LINCOLN, Neb. (CBS Local) — A farmer in Nebraska was able to save the life of an ailing calf last month thanks to some very concerned horses.
Kevin Lewis says he usually begins his day by counting the cows and checking on the horses. But a few days before Thanksgiving, he noticed his horses were acting strange.READ MORE: Michigan Expected to Receive Large Batch of Johnson and Johnson COVID-19 Vaccine Tuesday
“Sunday was over here by the edge of the pond, just licking the ground it looked like,” Lewis told CBS affiliate KOLN. “And this one [Poncho] was just freaking out all over, just whinnying and carrying on.”
The animals’ unusual behavior alerted Lewis to an ailing Scottish Highland calf that was born a month early and was now nearly frozen.
“Then I got about right here and I could see he was licking on a little baby calf,” he said. “That’s when I jumped the fence, grabbed the calf and we went in the barn where the heater was.”
The prognosis wasn’t good.
What could have been a tragedy just before Thanksgiving, is now being called a Christmas miracle, as Patty Jo is making a full recovery! https://t.co/L4QUyqQWjX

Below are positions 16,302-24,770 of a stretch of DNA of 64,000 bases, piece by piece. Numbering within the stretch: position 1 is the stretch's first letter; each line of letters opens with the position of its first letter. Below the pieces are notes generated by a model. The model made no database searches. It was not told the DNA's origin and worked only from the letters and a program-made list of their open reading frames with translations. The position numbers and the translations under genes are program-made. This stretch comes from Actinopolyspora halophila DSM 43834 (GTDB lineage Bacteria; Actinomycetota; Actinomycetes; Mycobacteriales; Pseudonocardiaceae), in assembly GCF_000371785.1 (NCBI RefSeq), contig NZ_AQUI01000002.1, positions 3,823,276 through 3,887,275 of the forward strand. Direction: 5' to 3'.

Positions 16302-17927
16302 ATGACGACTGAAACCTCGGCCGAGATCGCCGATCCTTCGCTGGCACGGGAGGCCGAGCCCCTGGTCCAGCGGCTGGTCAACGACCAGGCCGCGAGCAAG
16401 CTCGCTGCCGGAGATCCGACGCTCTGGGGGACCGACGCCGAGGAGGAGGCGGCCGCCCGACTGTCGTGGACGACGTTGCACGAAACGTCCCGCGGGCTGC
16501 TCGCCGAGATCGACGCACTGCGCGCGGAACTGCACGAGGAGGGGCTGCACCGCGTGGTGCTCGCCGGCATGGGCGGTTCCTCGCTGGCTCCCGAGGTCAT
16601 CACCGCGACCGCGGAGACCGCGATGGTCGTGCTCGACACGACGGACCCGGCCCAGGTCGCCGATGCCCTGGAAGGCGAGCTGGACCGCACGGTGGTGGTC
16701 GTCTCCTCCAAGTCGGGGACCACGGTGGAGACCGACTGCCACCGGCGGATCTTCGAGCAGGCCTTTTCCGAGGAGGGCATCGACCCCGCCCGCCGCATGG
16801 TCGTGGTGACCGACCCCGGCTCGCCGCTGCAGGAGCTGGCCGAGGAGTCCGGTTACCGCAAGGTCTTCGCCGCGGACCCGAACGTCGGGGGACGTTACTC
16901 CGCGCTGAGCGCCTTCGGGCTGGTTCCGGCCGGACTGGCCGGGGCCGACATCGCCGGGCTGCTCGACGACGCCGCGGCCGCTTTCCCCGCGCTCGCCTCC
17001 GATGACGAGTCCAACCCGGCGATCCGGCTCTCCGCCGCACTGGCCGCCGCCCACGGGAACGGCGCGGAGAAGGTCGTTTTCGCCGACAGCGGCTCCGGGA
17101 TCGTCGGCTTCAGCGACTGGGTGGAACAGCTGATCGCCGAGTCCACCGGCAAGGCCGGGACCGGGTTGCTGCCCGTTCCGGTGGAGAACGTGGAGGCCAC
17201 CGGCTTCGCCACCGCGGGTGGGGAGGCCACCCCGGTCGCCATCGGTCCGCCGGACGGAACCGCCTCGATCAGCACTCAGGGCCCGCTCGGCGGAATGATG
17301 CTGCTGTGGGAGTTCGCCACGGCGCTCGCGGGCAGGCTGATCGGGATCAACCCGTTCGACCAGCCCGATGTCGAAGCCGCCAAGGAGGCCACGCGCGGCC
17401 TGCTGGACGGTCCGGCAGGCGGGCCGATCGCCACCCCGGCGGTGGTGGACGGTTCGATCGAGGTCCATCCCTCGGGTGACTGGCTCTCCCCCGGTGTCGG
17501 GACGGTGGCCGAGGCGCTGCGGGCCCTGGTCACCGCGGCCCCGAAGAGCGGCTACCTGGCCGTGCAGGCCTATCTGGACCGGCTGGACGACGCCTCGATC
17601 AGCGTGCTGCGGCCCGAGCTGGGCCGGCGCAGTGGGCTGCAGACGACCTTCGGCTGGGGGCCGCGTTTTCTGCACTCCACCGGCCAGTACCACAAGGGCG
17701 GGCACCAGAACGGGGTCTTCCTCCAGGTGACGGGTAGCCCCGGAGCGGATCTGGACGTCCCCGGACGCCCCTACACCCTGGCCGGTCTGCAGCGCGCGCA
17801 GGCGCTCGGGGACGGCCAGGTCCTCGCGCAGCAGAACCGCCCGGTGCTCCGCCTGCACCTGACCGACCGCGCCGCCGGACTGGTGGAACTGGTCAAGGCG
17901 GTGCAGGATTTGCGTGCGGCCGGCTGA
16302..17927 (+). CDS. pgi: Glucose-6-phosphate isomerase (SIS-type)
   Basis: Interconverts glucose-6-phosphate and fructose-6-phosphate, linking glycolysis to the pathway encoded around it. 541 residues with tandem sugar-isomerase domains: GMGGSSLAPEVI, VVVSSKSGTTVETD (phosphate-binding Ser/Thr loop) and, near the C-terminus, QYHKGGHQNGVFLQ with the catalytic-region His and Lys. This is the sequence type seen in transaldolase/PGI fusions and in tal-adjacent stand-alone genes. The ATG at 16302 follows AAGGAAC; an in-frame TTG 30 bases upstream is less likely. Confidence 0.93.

— 1011 NOW (@1011_News) December 14, 2019READ MORE: ‘Pray Day on the Highway’ Draws Clergy, Community to Silence Road Violence
“A good friend of ours who has been farming forever gave her about four hours to live the first time he saw her,” Lewis said. “We called the vet, and they said, ‘Yeah, this one is probably not going to make it.'”
To make matters worse, Lewis had to leave for work. He called his mom, Patty Jo, and asked her to come watch the calf.
“I said well if she don’t make it, don’t worry about it, it ain’t your fault because she probably ain’t going to make it anyway,” he said.
Lewis and his family spent several days bottle feeding the calf.
Miraculously, the calf, named after Lewis’ mom, survived and has already doubled her weight. Patty Jo, however, is not yet quite a normal calf.MORE NEWS: Governor Whitmer Announces Loosening COVID-19 Restrictions On Restaurants and Gatherings
“I don’t even think she knows she’s a cow yet. I think she thinks she’s a puppy dog,” Lewis said. “Once she gets too big to ride in the truck with me, she’ll go hang out with the big cows all day.”